Whatever they mean by “bad side” is not where the real issue is. What they fail to understand is the thin line that separates or holds together state and society, depending on the situation at hand. As I wrote somewhere in my article about El-rufai’s Zaria demolition “…it is the symbiotic relationship between the two parties—state and society, that brings the desired development. Collectively, not one doing it all alone, civilization is built. It was never built by either society without leadership nor was it ever achieved with leadership without the society. Not only the two need to come together but there has to be a smooth relationship connecting them. Between State and Society is a contract which terms each is obliged to respect; discharge its aspects of the agreement accordingly for development in the society to flourish– leading it all the way to establishing an enduring civilization. And to make sure the relationship is cordial, state carries the high percent of the responsibility having have control of the structure guiding the compass of the society. The relationship ensures justice and eliminates social injustice, the harbinger of crisis in any given society. But when the relationship is sour all you should expect is chaos not development. Forget about development in this kind of instance….”or to use the EH Carr’s analogy of interaction between past and present in history, between state and society is an unending dialogue. They have different stakes and see things from different perspectives hence the need for dialogue. There is nowhere this kind of analysis fits most than in our case here in Nigeria and more relevant, in our state Katsina, under democratic rule.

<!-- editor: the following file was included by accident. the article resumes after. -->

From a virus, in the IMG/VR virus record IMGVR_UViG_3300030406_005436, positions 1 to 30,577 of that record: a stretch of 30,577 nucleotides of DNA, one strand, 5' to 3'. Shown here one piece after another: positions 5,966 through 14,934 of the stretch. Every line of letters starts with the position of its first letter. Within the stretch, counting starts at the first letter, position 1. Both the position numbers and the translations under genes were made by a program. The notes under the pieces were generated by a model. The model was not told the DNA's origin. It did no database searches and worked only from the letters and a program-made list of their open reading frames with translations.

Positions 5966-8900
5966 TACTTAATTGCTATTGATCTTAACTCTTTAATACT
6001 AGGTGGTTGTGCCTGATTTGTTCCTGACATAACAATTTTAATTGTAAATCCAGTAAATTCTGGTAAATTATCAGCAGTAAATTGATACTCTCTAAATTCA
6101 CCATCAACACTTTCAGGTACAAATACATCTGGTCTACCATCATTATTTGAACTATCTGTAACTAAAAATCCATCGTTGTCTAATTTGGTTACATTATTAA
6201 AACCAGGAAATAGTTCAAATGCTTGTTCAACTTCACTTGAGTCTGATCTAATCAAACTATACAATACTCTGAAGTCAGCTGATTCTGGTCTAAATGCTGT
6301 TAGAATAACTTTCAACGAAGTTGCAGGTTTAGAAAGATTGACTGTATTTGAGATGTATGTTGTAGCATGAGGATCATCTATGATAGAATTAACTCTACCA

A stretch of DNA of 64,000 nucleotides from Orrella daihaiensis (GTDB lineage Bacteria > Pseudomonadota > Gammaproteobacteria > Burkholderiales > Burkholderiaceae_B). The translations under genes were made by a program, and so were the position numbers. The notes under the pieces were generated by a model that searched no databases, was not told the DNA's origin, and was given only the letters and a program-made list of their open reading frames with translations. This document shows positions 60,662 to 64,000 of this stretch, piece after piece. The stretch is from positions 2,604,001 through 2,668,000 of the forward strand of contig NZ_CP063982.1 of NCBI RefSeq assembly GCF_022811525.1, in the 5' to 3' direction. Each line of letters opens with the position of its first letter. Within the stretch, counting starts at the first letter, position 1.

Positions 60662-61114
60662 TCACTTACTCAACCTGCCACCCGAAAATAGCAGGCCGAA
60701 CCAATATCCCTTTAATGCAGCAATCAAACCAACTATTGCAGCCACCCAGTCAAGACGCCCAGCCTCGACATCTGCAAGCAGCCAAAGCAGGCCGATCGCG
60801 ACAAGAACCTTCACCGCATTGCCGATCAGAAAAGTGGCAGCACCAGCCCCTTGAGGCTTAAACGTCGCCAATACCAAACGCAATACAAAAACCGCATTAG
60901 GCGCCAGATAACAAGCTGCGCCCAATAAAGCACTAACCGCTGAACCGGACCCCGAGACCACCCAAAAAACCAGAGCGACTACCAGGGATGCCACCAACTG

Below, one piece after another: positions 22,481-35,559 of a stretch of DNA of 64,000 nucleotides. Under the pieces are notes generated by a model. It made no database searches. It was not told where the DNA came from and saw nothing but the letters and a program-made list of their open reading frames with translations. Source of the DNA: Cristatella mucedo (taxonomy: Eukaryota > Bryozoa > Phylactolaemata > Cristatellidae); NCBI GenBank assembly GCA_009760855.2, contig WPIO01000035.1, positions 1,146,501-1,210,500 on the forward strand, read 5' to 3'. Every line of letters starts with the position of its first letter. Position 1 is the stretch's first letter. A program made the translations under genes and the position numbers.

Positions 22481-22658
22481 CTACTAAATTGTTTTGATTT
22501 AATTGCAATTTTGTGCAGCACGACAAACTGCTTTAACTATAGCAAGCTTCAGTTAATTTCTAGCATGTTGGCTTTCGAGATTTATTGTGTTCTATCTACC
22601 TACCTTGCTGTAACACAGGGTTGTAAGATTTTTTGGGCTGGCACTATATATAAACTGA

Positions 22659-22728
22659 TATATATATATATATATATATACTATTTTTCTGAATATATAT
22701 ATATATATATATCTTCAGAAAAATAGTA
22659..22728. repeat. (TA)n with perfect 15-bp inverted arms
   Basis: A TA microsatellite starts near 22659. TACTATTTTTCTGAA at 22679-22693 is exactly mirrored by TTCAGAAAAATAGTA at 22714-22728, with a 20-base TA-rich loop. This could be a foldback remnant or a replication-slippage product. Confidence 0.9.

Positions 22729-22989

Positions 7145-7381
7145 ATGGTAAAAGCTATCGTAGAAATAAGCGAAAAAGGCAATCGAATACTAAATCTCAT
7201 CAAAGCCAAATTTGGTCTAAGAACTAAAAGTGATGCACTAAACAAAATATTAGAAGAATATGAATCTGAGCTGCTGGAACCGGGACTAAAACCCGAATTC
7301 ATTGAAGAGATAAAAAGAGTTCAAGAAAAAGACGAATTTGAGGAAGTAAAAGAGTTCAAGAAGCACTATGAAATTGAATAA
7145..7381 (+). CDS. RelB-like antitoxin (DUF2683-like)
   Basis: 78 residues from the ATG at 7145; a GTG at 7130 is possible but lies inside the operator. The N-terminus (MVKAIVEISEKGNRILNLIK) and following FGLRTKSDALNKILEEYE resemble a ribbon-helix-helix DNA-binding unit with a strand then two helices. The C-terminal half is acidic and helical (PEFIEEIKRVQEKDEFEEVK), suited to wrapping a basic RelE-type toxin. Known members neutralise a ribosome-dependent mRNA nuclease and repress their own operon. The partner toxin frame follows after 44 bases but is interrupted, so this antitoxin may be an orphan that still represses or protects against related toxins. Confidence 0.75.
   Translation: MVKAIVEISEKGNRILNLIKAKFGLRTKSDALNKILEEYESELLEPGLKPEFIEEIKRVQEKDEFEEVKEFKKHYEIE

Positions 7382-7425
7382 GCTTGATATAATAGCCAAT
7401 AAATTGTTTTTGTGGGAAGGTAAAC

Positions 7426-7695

Whenever leaders are to make laws, decisions or policies through which only they can deliver dividends of democracy for which we voted them, there is always a certain thing that stands in their way. The thing lies between altruism and expediency. Let us remember that they are first and foremost politicians, therefore anything they would do, there must be, though not all the time, element of political expediency in it. A fact is, the political party upon which platform they rode to power has to feature in their considerations. Political associates and whoever was instrumental, a group or individual, in their coming to power, without whose help, a governor for example knew, being a governor would have been a distant dream, will always demand for compensation; not from the governor’s pocket for he has no such resources perhaps, but through policy executions. This is true especially if the governor is a first termer and has not so soon forgotten these people’s ability to see to his re-election in the forthcoming election.